How Social Selling Made Me a Better (and Happier) Recruiter

December 3, 2014

I came across a recent New York Times op-ed piece called “Liking Work Really Matters” and I chuckled. What a firm grasp of the obvious, I thought. Still, reading on, I was taken aback by this sobering finding: work that you don’t like is actually mentally fatiguing.

This struck a chord. I never liked cold calling candidates. I can remember feeling exhausted at the end of most days during the beginning of my recruiting career.

Now I know why.

Then there was true bliss when LinkedIn was first introduced. All of a sudden, you could approach candidates with trusted InMails, not intrusive phone calls, and you had a treasure trove of profile data to leverage.

The one tricky part is that in order for InMails to be most effective, you have to spend time personalizing and crafting a catchy message.  Then, when the people you are most excited about don’t respond, you can still feel somewhat drained.

Fortunately, I grabbed an opportunity to recruit for a team that is transforming sales through social selling here at LinkedIn. This experience has fundamentally changed the way I do my job, as the tenants of social selling work just was well for recruiting.

How the principles of social selling changed me as a recruiter

Social selling, as defined by LinkedIn, has four pillars: 1) Create a professional brand 2) Find the right people 3) Engage them with insights 4) Build strong relationships (read more in this blog post).

Apply these principles to recruiting, and our jobs take on a whole new purpose and meaning.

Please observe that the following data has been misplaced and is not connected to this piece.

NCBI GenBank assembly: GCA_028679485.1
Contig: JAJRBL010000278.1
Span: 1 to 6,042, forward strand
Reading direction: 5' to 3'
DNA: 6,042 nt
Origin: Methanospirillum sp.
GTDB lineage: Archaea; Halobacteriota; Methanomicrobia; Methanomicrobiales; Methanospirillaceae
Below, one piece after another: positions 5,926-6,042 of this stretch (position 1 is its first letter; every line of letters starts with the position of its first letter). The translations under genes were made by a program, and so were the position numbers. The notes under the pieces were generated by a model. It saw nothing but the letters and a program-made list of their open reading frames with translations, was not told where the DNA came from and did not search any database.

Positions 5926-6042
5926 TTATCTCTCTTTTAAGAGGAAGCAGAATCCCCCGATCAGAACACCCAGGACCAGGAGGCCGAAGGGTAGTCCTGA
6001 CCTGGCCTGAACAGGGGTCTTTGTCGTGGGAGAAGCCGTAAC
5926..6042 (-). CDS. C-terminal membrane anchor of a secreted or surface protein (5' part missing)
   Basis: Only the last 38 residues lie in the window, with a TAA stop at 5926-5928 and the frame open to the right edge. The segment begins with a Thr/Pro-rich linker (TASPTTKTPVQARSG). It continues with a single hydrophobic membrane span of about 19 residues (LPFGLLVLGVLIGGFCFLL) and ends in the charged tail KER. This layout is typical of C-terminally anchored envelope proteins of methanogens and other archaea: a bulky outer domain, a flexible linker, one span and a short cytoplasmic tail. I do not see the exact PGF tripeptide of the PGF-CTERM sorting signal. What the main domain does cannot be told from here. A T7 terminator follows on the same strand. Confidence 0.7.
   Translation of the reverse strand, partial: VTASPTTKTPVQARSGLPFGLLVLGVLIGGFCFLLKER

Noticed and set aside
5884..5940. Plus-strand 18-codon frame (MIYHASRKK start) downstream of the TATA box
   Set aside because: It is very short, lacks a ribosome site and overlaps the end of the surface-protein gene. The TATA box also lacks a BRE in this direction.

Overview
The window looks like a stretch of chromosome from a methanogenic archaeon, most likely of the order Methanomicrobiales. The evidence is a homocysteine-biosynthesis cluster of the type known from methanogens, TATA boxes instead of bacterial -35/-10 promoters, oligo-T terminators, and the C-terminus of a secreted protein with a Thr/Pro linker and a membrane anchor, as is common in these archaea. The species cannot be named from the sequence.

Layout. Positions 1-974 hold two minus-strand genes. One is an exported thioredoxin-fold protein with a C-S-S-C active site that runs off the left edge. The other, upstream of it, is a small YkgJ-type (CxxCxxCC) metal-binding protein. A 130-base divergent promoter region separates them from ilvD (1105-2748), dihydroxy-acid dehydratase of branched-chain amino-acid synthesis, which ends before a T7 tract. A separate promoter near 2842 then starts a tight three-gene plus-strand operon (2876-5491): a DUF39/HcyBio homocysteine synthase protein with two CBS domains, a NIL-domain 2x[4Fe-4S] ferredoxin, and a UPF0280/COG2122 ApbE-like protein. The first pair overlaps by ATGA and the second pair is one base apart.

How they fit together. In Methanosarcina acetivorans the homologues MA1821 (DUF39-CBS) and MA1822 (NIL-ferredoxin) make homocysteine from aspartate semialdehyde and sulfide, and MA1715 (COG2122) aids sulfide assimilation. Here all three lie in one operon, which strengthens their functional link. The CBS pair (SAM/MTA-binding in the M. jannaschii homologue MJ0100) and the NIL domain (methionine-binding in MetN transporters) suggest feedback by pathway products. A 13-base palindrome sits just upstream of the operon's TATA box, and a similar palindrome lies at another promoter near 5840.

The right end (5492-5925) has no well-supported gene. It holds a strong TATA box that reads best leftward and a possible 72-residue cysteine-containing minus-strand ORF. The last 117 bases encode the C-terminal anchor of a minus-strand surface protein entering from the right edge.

Recruiting through social selling is about helping candidates and hiring managers get the right information, at the right time, in the right channel in order to make the right decisions. In doing so, everyone is happier. In my experience, it is hands down the best playbook for recruiting success and bliss.

About a year ago, my use of recruiting through social selling was tested when I made the transition from sales to engineering recruiting. The challenges on the engineering side seemed bigger and more formidable due to the huge demand and immense competition. I thought that if I can prove that social recruiting can work in hiring engineers, it can work anywhere.

It wasn’t easy and there were lots of doubters. To ensure the least damage, I was assigned to the most challenging recruiting area: internet systems & infrastructure software engineers. Eventually, the results ended up speaking for themselves: 3X normal InMail response rates, 40% improvement in offer acceptance rates, a new record for candidates approved for hires in just my 2nd quarter on the job, and a 25% increase in the total candidate pipeline.

Best of all, I was selected last month by my peers and management for our Ownership Award for best example of an “employee who takes the initiative, owns a problem, and finds a solution.” Results aside, I couldn’t be happier and the feeling seems mutual among the hiring managers and candidates.

So here is how I achieved these results by following the 4 steps of recruiting through social selling. hopefully, you can apply these to your day-to-day as well:

1. Creating a professional brand:

The first step to creating a solid professional brand was polishing my online presence. On that front, I got a lot of help though a Profile Optimization Program, which our leadership team here ran. The program helped me refocus my LinkedIn profile to create more compelling conversations with engineers.